IrBEA outlines bioenergy priorities ahead of the 2021 Budget
In the Republic of Ireland, Budget 2021 is expected to be a watershed budget in terms of driving towards 2030 and 2050 climate actions. Government support for the Irish bioenergy industry through dedicated support and development measures will greatly assist in meeting Irelands targets according to the Irish Bioenergy Association (IrBEA).
The Irish bioenergy sectors of biomass, biogas, biofuels, energy crops, and wood fuels are all part of the bioeconomy and offer considerable potential and opportunity to drive the economy, jobs, and growth agenda in rural areas.
The industry in Ireland is waiting for its full potential to be realized by the Government and the budget presents the Government with an opportunity to announce measures and supports which will help to mobilize our industry across the different sectors. There is significant potential for bioenergy to contribute to renewable heat, transport, and electricity targets, provide opportunities to farmers through farm diversification and development of alternative enterprises, development of rural jobs, and addressing the climate changes and emissions challenges faced by the country, said Seán Finan, CEO, Irish Bioenergy Association (IrBEA).
Over the last few weeks, IrBEA as the voice of the Irish bioenergy industry and working towards a sustainable energy future, has lobbied in advance of the budget on the issues impacting its members in the bioenergy sector.
Call for support, policies, and pragmatic amendments
IrBEA is calling for a mixture of supports, policy announcements and practical issues to be addressed in the Budget and Finance Act which are impacting its industry and members.
Bioenergy is a thriving industry across Europe and one that Ireland needs to fully embrace. In challenging times it is vital to exploit all proven opportunities to tackle climate change, renew and expand well paid and secure employment, and enable security of energy supply, Seán Finan said.
Bioenergy budget measures suggested by IrBEA include:
- Budget provision for the widespread rollout of the Support Scheme for Renewable Heat (SSRH) in 2021 and rapid resolution of implementation issues with the scheme, issues that are severely impacting on bioenergy’s potential to contribute to national renewable heat and greenhouse gas emission reduction targets.
- Additional dedicated resources to be assigned to the Sustainable Energy Agency of Ireland (SEAI) to assist with the efficient administration and implementation of the SSRH.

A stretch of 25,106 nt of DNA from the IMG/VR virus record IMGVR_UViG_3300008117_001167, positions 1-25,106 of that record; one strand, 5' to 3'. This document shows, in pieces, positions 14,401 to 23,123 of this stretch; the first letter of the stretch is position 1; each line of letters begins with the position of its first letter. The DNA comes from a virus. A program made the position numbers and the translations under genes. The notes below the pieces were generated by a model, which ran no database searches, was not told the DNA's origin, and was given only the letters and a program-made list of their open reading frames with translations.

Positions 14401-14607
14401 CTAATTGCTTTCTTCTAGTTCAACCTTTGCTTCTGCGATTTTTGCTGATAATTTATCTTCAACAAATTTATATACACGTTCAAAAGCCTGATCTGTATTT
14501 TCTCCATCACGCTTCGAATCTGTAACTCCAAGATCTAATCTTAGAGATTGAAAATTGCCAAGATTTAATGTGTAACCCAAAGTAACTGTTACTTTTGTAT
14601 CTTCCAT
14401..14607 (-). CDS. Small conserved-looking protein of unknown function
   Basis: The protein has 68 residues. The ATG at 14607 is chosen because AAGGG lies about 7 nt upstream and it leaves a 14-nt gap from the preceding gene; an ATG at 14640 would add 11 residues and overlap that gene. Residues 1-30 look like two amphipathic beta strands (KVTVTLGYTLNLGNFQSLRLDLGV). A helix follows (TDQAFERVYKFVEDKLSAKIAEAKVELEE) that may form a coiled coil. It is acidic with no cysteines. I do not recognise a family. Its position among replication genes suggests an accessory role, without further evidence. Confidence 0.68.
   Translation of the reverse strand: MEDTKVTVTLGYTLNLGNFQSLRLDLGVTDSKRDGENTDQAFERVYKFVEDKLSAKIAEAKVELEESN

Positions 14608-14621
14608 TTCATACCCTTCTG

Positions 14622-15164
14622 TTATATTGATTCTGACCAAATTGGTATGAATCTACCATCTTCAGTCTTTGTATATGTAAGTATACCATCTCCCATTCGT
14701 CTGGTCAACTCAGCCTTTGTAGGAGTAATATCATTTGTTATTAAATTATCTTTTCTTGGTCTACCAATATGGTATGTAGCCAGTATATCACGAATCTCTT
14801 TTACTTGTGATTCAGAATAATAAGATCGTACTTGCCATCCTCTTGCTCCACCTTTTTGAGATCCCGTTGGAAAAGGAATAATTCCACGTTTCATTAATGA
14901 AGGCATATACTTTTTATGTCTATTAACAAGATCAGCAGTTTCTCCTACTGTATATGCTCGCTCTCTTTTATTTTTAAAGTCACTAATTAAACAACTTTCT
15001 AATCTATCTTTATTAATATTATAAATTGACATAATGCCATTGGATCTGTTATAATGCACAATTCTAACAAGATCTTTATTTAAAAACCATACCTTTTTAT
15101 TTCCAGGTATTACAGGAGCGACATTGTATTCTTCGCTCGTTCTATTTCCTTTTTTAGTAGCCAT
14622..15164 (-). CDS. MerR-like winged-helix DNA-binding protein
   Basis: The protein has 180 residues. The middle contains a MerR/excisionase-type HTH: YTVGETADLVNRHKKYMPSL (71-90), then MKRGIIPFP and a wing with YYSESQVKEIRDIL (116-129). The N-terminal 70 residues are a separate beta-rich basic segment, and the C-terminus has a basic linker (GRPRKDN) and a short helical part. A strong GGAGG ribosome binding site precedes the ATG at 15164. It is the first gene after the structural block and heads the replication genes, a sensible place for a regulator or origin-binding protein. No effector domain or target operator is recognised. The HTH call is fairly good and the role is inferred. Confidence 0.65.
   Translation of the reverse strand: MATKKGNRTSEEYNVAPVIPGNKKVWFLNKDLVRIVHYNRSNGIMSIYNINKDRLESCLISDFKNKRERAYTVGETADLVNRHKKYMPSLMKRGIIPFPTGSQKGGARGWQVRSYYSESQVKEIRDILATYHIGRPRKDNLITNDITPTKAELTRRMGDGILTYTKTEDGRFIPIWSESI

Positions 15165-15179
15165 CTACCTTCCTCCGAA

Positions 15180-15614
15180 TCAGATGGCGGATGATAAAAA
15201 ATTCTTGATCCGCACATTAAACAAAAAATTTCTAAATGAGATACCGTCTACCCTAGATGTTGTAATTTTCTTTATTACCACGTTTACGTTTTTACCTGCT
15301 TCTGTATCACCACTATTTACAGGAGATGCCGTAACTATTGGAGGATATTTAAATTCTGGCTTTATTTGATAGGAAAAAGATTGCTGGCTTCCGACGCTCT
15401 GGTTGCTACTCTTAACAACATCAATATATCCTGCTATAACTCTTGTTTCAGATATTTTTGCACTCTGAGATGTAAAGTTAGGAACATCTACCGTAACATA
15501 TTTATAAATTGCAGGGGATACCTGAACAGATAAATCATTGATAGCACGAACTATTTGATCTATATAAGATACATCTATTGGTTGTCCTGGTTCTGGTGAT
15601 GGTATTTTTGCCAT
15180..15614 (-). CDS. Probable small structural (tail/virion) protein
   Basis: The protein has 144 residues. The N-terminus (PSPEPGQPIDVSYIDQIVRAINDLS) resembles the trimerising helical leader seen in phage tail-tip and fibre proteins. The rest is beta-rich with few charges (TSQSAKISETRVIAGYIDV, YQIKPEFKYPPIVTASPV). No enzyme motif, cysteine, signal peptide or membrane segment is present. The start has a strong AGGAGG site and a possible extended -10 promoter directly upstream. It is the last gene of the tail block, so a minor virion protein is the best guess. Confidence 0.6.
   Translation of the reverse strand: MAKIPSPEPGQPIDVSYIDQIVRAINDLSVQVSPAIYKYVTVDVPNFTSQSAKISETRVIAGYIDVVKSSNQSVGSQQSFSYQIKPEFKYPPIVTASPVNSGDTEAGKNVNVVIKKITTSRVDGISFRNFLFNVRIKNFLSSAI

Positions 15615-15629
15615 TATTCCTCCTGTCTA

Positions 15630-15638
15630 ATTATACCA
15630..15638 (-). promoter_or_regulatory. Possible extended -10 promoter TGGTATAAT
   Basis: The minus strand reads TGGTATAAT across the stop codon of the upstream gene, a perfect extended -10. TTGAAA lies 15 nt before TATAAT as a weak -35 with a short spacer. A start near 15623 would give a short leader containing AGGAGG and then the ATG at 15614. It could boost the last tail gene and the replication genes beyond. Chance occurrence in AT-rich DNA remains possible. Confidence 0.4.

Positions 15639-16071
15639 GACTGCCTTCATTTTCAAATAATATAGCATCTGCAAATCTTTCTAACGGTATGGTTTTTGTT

- An increase in carbon tax by EUR 10 per tonne in Budget 2021, provided effective measures are also implemented to reduce fuel poverty, and, ideally combined with the regulation of wood fuel quality as outlined in IrBEA’s submission to DCCAE and EPA.
- Ringfencing of revenue generated from carbon tax increases to provide support for the development of bioenergy and a biogas/biomethane industry in Ireland on a phased and sustainable basis benefitting rural jobs and the circular economy.
- In line with Action 53 in the Climate Action Plan, make provision for a dedicated preference category under the Renewable Electricity Support Scheme (RESS) and other processes for the financing of biomass combined heat and power (CHP), biogas CHP, and local heating projects, with particular reference to community involvement, and mobilisation of forest biomass.
- Immediate establishment of the Midlands Renewable Energy Hub, with provision for the widening of support for greater use of biomass at scale to decarbonise electricity at Edenderry Power transitioning and repurposing from peat to 100 percent renewable electricity by 2023.
- Introduction of a Biogas Support Scheme to mobilise an Irish biogas industry on a phased basis as per a joint policy paper developed in association with Cré.
- Provision be made in the Finance Act for the revenue treatment of biomass chipping and related equipment to be the same as the treatment of other mobile machineries such as mobile cranes and concrete pumping equipment. This is specially related to using rebated fuel, registration of overweigh vehicles, and tachograph usage.
- As per the Biofuel Obligation Scheme, the immediate increase of blending rates from the current E5 to E10 petrol blend and from B7 to B12 diesel blend.
- Introduction of a grant scheme to support the transition from fossil fuel appliances to eco-design compliant appliances at a residential level.
- That the Department of Agriculture, Food, and the Marine make provision in their budget for the introduction of support for the energy crop sector.
- That, in line with calls from the forest industry, financial provision be made for increased staff and specialist resourcing in the Department of Agriculture, Food and the Marine to address forestry licensing issues and backlog.
EU laggard despite naturally favourable preconditions
Despite the fact that Ireland has a natural advantage in producing bioenergy due to its mild climate and fertile land, out of 28 EU Member States, the country ranks 27th in terms of its use of renewable heat.
We have a unique opportunity to build a significant industry with multiple benefits. Ireland currently derives 4 percent of its energy from bioenergy, this needs to rise to 15 percent by 2030 with further deployment beyond to meet Paris Agreement targets, the potential for economic recovery through quadrupling our bioenergy industry is a remarkable opportunity. While our focus is on using bioenergy in the transition away from fossil fuels, we acknowledge that building sustainable, economic and social recovery we should also embrace related renewable technologies as well achieving the development of sustainable materials and the protection of our ecosystems. Essentially we need to marshal a wide range of technologies and renewable fuels to decarbonise the energy sector, concluded Seán Finan.